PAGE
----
**Abstract**

A language L is self-reducible if for every word w, the question “w ∈ L?” can be reduced in polynomial time to questions “q ∈ L?” such that every word q is smaller than w. For example, most NP-complete languages are self-reducible.

A partial information algorithm for a language L computes in polynomial time partial information about the membership of its input words in L. Such algorithms are classified depending on the type of partial information they compute. In the literature, languages with many interesting types of partial information algorithms have been studied extensively, for example p-selective, strongly membership comparable, p-cheatable and easily countable languages.

Buhrman, van Helden, and Torenvliet showed that the languages in P can be characterized as self-reducible p-selective languages. We show that this also holds for languages with other types of partial information algorithms. For example, this holds for easily 2-countable languages and languages which are strongly 2-membership comparable as well as its complement. On the other hand, we discuss whether there are self-reducible languages that are not in P and have partial information algorithms.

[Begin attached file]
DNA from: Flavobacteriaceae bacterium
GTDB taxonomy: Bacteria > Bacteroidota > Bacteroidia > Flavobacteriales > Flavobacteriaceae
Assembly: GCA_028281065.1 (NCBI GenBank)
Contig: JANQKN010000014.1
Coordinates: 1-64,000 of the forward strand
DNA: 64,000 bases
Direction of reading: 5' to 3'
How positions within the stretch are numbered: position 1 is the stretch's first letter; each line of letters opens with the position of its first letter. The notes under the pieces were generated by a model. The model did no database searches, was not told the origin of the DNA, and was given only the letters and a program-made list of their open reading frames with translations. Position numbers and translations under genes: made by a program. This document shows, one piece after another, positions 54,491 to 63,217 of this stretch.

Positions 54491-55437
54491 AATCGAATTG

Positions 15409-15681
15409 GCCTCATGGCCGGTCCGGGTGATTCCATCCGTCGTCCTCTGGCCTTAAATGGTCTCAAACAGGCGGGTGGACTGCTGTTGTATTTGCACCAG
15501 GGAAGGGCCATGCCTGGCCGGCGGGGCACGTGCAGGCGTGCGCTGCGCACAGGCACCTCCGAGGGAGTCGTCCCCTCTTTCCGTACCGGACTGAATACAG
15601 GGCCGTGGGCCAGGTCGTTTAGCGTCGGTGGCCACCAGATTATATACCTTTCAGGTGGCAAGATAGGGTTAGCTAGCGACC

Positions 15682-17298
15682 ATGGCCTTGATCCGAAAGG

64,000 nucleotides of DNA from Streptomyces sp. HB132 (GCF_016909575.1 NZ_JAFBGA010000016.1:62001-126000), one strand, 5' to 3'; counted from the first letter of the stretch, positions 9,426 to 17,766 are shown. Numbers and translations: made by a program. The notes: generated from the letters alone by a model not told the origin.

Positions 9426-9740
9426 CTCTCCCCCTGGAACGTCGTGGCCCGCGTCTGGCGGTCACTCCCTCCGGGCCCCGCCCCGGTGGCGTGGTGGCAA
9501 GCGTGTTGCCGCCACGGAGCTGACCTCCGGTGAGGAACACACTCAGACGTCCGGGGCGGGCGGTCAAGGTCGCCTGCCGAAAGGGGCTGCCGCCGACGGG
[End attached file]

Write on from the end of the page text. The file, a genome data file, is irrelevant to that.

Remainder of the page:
1 Introduction1.1 Contributions of the Thesis 1.2 Structure of the Thesis 1.3 Basic Definitions and Notation2 Preliminaries from Complexity Theory2.1 Turing Machines and Complexity Classes 2.2 Relativized Computation 2.3 Reducibilities 2.3.1 Many-One and Turing Reducibility 2.3.2 Truth-Table, Positive, and Bounded Reducibilities 2.3.3 Hardness, Completeness, and Reduction Closures 2.4 Self-Reducibilities 2.4.1 Introduction to Self-Reducibility 2.4.2 Examples of Self-Reducible Languages 2.4.3 Complexity of Self-Reducible Languages3 Partial Information3.1 Pools, Families, and Classes 3.2 Basic Families 3.2.1 SIZE-Families 3.2.2 CHEAT-Families 3.2.3 SEL-Families 3.2.4 CARD- and NONSEL-Families 3.3 Normal Forms 3.4 Inclusion Structure4 Reduction Closures of Partial Information Classes4.1 Closure under Basic Reducibilities 4.2 Closure under Positive Reducibilities 4.3 Converting Turing into Truth-Table Reductions 4.3.1 Binary Trees as Languages, Embeddings, and Rank 4.3.2 Bounding the Rank in Terms of Pools 4.3.3 Proof of the Theorem5 Combining Self-Reducibility and Partial Information5.1 Converting Turing into Truth-Table Self-Reductions 5.2 Self-Reducible Partial Information Languages that are in P 5.2.1 Self-Reducible Languages in P[SMC_{2}\cap COSMC_{2}] are in P 5.2.2 Self-Reducible Languages in P[NONSEL_{2}] are in P 5.2.3 Results for Disjunctive and Conjunctive Self-Reducibilities 5.3 Can Self-Reducible Partial Information Languages be not in P?6 Conclusion6.1 Summary of Main Results 6.2 Open Questions and Conjectures